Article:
South Korea is building stronger ties with the young and fast-growing economies of Southeast Asia in hopes of creating opportunities and seeking a breakthrough in a world facing new challenges amid the “fourth industrial revolution”.
Asean is emerging as a new growth engine of global consumer markets and production bases with enormous potential. The world’s youngest and most dynamic economic community has a combined population of 650 million and a combined gross domestic product of $2.9 trillion.
Paying attention to the potential of the region, the Moon Jae-in administration launched the New Southern Policy in 2017 as its key foreign economic policy. Over the past three years, President Moon has visited all 10 Asean members – Brunei, Cambodia, Indonesia, Malaysia, Myanmar, Laos, the Philippines, Singapore, Thailand and Vietnam – to lay the foundation for deepening cooperation with the countries.
“Asean is the world’s youngest and most dynamic economic community. To transform its infinite potential into sustainable prosperity, it is crucial to increase connectivity in the region and cooperate in high-tech industries,” Moon said in an article he contributed to the Korea Herald last week.
“If we enhance cooperation in transport infrastructure, smart cities and advanced science and technology – Korea’s strengths – we could jointly nurture innovative capabilities to respond to the Fourth Industrial Revolution.”
He went on to say, “Using free trade to expand commerce, fostering small and medium-sized enterprises for an inclusive economy, and promoting green growth, such as an eco-friendly bio-industry – these are also areas where Korea and Asean can work together.”
Since Asean and Korea established diplomatic relations in 1989, the two sides have grown to become key economic partners and their trade volume has steadily increased.
Asean is South Korea’s second-largest trade partner, and Korea was Asean’s fifth-largest trade partner last year. Also, Southeast Asia is Korea’s third-largest investment destination, as the number of Korean companies advancing into the region has continued to rise.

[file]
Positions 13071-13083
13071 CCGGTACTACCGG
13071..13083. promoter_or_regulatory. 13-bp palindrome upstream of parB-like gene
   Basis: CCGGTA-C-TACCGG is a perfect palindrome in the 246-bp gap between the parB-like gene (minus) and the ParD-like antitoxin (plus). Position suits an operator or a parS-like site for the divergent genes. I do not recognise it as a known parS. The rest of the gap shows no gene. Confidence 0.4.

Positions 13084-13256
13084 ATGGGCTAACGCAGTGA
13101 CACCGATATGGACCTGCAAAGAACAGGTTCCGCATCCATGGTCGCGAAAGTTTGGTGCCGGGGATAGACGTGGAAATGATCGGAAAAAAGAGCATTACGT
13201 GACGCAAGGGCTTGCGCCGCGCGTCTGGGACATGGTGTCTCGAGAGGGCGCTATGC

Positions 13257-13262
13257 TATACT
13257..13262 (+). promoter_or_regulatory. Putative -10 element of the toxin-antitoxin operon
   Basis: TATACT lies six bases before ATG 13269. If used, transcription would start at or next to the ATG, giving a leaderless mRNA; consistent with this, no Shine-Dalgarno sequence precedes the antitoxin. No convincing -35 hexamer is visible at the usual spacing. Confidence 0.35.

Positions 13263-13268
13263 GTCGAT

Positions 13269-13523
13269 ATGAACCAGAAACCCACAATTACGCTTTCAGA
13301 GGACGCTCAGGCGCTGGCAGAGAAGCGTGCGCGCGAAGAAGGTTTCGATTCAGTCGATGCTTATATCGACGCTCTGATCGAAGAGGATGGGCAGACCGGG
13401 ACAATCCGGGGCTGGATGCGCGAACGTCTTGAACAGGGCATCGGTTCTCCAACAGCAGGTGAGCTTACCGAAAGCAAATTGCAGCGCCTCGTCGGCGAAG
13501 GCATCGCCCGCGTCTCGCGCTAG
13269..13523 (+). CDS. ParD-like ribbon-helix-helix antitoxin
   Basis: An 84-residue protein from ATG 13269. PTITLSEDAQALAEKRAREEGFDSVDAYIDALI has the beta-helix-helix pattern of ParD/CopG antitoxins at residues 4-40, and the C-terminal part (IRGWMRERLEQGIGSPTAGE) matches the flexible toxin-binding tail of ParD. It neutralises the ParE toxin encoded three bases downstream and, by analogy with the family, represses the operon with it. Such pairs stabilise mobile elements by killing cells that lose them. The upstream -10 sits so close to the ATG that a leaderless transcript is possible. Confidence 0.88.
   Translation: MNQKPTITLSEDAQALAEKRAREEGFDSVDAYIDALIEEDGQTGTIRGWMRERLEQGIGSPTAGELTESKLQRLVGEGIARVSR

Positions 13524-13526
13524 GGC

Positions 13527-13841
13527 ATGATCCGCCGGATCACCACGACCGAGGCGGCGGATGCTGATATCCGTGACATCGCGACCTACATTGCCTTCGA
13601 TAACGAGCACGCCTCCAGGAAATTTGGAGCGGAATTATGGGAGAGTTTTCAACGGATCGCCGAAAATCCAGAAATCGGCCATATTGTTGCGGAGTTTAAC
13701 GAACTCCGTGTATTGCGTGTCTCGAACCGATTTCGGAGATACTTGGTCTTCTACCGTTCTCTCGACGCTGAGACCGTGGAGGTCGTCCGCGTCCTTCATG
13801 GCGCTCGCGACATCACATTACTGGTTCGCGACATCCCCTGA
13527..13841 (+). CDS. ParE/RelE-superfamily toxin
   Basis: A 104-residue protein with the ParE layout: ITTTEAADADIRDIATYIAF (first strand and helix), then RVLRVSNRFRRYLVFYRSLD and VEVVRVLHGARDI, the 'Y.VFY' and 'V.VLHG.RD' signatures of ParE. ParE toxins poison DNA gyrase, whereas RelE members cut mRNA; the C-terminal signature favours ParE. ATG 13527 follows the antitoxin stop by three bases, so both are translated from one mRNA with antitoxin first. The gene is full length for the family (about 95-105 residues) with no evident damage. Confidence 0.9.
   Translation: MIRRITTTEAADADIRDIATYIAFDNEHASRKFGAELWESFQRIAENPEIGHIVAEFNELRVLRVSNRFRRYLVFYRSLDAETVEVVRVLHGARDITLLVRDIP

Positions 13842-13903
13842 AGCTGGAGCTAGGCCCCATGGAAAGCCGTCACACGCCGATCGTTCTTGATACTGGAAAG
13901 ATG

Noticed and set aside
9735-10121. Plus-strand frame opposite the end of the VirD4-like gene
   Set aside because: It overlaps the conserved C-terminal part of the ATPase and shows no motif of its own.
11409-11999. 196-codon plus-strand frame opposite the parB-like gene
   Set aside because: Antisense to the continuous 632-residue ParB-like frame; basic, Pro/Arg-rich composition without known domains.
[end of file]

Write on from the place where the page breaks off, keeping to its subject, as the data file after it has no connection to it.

The number of Korean companies setting up business in the bloc stood at 1,292 last year, up from 850 in 2014, data from South Korea’s Ministry of Trade, industry and Energy shows.
Korean tech titan Samsung Electronics has operated the biggest mobile phone factory in Hanoi, Vietnam, since 2009, producing most of the smartphone products that Vietnam exports worldwide.
Another Korean tech giant, LG Electronics, makes television screens in a $1.5 billion factory in the port city of Haiphong, Vietnam. The region has also served as a global production hub for TVs, mobile phones, washing machines and air conditioners.
Automakers are now eyeing Indonesia as one of the largest auto markets in the region, with the world’s fourth-largest population and annual economic growth of more than five per cent.
In June, Hyundai Motor signed an agreement with Singapore’s major land transport company ComfortDelGro to provide 2,000 Ioniq Hybrid
vehicles by next year, expanding its eco-friendly car models in the nation in cooperation with taxi and car-sharing companies.
As for Korea’s largest steelmaker, Posco has production plants in Indonesia, Vietnam and Myanmar.
In March, Posco Chairman Choi Jeong-woo chose Southeast Asia for his first overseas trip since taking office last year. He visited Krakatau Posco, a joint venture between Posco and Indonesian state-owned steelmaker Krakatau Steel.
Krakatau Posco – which opened in December 2013 as the first Korean steel mill overseas – is now capable of producing three million tonnes of steel annually.
THE KOREA HERALD/ASIA NEWS NETWORK